Throughout Chile’s more than 200 years of history, various state institutions have played their part in constructing our Republic, both mapping out and solidifying our democracy. One example is Chile’s Supreme Court, the highest jurisdictional body within the Judiciary, which celebrated its bicentennial in 2023. Imagen de Chile has compiled information about this and other historic milestones that have cemented the foundations of the Chilean State.
Following the declaration of national independence and the installation of the first government council, the authorities began defining an institutional structure for the fledgling Republic. In 1811, the First National Congress was established, during a period called “Patria Vieja” (Old Homeland), in which the country’s first institutional and legal framework was implemented and developed. In 1812, the Provisional Constitutional Regulation was issued; it included 27 articles, and was in force until October 1813.
On December 29, 1823, Chile’s Supreme Court was established, and protected by the Political Constitution of that same year. It is one of the longest-serving institutions of its kind throughout the world, and the oldest in Latin America that continues to operate. The “first judicial magistracy of the State” had the role of “protecting, enforcing and asserting individual and judicial guarantees from the other branches.”
Notwithstanding changes to its name and powers, it remains the highest court of the Republic, for which it has received the official title of “Excellence”. Since 1997, it has been made up of 21 members, comprised of the president of the Supreme Court and its ministers, who are appointed by the President of the Republic and ratified by the Senate. The hold the status of “Your Honor”. The highest court is currently made up of seven women, who account for 35% of its members. It functions out of its imposing building on Calle Compañía, between Morandé and Bandera, in the historic center of the Chilean capital, Santiago.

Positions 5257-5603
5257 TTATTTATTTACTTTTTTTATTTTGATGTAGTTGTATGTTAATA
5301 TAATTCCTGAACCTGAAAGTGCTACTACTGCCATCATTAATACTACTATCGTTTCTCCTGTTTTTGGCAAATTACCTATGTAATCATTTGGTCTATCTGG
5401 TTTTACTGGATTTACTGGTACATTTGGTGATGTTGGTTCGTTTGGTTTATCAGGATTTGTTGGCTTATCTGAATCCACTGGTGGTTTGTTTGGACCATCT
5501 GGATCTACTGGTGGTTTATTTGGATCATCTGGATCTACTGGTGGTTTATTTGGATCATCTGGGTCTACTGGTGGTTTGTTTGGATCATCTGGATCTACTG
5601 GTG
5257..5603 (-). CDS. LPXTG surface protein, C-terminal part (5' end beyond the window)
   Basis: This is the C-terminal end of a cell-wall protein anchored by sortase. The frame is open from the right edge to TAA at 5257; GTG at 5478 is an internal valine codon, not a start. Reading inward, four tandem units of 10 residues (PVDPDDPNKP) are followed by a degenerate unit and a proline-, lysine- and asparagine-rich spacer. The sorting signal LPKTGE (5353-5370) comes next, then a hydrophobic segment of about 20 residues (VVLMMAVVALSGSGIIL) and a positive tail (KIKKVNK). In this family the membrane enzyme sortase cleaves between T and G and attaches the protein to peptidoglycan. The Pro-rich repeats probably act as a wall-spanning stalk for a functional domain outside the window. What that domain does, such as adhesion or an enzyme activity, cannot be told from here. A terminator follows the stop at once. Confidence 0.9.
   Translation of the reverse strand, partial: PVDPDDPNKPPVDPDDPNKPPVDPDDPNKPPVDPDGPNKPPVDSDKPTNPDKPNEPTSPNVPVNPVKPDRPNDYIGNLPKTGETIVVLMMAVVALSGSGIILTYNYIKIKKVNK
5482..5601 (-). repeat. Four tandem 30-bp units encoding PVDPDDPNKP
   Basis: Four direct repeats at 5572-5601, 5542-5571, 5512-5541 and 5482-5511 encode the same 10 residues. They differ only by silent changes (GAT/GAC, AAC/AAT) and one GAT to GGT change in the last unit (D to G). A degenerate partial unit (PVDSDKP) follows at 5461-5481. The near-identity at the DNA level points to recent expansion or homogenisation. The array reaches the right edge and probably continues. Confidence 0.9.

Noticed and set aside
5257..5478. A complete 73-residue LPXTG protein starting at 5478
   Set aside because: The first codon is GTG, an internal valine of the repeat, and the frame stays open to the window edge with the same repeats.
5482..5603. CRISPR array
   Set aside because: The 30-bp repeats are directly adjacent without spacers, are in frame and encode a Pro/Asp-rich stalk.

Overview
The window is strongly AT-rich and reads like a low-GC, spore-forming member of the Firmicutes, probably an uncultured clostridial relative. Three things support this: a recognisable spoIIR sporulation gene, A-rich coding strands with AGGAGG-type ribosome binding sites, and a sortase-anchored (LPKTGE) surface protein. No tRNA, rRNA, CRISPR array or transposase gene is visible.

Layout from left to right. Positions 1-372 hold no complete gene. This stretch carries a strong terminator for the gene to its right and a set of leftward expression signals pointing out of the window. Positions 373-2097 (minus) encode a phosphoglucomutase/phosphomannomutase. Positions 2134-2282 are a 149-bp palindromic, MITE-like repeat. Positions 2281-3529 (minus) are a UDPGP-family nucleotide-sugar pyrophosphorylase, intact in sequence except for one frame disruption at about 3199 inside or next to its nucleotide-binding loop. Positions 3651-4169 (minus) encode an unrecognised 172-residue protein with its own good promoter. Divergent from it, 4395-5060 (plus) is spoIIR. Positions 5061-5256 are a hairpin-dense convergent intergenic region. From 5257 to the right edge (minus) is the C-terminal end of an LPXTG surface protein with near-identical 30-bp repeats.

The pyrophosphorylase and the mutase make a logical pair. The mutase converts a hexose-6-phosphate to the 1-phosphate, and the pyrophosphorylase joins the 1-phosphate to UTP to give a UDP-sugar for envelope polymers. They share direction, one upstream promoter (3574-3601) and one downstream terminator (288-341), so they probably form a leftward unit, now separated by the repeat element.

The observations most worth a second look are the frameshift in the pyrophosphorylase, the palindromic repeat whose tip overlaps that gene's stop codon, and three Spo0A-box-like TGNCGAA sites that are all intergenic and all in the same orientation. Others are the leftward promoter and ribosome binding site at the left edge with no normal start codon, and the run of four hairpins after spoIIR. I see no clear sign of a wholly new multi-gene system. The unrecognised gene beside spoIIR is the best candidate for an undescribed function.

The birth of the Republic
The Supreme Court is not, however, the only institution that has existed since independence. The National Institute and the National Library were also established during the “Patria Vieja” period. Furthermore, the Press Law and the Primary Education Law were also enacted. This last established that every town with 50 inhabitants or more should maintain a “public school, financed with local municipal resources, and therefore without cost to its students.”
Following the “Reconquista Española” (Spanish Reconquest) in 1817, under the command of Supreme Director Bernardo O’Higgins, the State promoted various legal initiatives. They included the declaration of the abolition of entailed estate and titles of nobility, as well as the sale of public offices; the regulation of schools, customs and cemeteries; equality before the law for indigenous people; and the amnesty law of 1822. A new Constitution was also enacted, which established the creation of three state ministries: Treasury, Government and Foreign Affairs, and War and Navy. Portugal, Peru, France, the United States and England were the first nations to recognize the sovereignty of Chile.
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